UConn researchers tackle which chemo treatment is best for cancer patients


FARMINGTON, Conn. (WTNH) – When it comes to cancer, trying to figure out at the onset which chemotherapy works best for the patient, can be challenging.

“When we heard about this challenge in chemotherapy and the way cancer patients are treated, we used our background and knowledge of biomedical engineering, bio-materials, tissue engineering to create this platform to help save lives,” says UConn Engineering PhD student Lela Daneshmandi.

Fellow UConn Engineering PhD student Armin Rad and Daneshmandi say saving lives can come down to precious time.

Rad says, “If the drug is not working, which in a lot of cases it doesn’t, the tumor is progressing and the patient is under a lot of unnecessary pain.”

Genetics play a role.

“The main problem in cancer therapy,” says Rad, “Is coming from the variation among the people. People are different in terms of the type of genetics they have, the type of mutation that happens inside the tumor.

So to help cancer specialists make the best decision at the beginning of the process — they’ve come up with technology to determine the most effective treatment.

The process begins with a doctor sending in a patient’s tumor cells, which are then grown and tested for different types of treatments.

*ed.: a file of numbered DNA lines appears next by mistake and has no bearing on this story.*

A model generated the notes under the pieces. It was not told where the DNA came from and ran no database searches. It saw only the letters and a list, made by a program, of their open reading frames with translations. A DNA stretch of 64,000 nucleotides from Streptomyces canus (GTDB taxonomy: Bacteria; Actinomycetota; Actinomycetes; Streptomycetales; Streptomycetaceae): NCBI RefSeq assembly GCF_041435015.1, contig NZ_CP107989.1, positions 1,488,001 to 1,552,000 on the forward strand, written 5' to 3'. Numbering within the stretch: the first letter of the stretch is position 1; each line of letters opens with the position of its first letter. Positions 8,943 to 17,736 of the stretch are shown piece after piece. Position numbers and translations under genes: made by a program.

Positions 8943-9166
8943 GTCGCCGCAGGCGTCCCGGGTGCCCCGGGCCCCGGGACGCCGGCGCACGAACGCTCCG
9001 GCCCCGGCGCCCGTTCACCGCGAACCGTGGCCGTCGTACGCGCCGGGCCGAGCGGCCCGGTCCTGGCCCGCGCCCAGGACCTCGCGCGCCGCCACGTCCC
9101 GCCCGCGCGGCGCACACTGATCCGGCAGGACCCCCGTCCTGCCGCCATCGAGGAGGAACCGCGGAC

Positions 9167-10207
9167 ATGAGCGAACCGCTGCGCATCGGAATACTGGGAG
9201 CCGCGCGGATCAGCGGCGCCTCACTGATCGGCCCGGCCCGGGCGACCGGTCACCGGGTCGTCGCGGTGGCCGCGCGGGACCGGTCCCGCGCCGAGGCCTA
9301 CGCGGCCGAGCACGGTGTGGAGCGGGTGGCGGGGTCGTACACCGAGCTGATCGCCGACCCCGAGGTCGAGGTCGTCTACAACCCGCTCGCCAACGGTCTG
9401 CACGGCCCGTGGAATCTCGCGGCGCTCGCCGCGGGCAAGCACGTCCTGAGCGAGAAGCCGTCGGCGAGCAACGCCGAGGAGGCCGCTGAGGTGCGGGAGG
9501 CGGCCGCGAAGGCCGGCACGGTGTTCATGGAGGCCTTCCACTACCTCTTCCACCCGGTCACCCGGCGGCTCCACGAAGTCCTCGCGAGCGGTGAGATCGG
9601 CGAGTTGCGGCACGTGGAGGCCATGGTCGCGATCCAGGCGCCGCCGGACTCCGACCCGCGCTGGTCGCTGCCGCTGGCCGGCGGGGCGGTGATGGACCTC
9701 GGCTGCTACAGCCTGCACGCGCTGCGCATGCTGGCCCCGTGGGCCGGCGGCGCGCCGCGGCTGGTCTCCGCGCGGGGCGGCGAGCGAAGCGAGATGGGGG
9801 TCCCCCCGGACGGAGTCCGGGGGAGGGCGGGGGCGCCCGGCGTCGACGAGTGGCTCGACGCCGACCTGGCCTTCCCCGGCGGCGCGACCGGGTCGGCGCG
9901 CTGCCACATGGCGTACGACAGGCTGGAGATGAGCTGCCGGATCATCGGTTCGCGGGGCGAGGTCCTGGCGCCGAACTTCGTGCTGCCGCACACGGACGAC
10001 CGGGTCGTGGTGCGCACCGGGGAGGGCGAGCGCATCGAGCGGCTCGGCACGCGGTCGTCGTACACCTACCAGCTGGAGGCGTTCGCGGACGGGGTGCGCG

“Our earlier studies showed that there really is a difference between the different drugs that a cancer cell is exposed to and even different doses may affect it. We can modulate the dose, the type of cancer, we an even use a combination of different drugs to see if that can potentially kill highly aggressive forms of cancer.”

Lela Daneshmandi, Engineering PhD student at UConn

They’ve teamed up with oncologist Dr. Omar Ibrahim at U-Conn Health for the clinical testing phase.

The focus is on lung cancer.

“The sooner we can start treating, lung cancer in particular, but all cancers in general, a patient’s prognosis improves,” says Dr. Ibrahim, emphasizing what’s being done here could be a game changer.

He explains, “Now we’re not guessing or assuming the medication will work. Now we’ll know the medication will work.”

They’ve named the company “Encapsulate.”

The technology should hit the market in two to three years.

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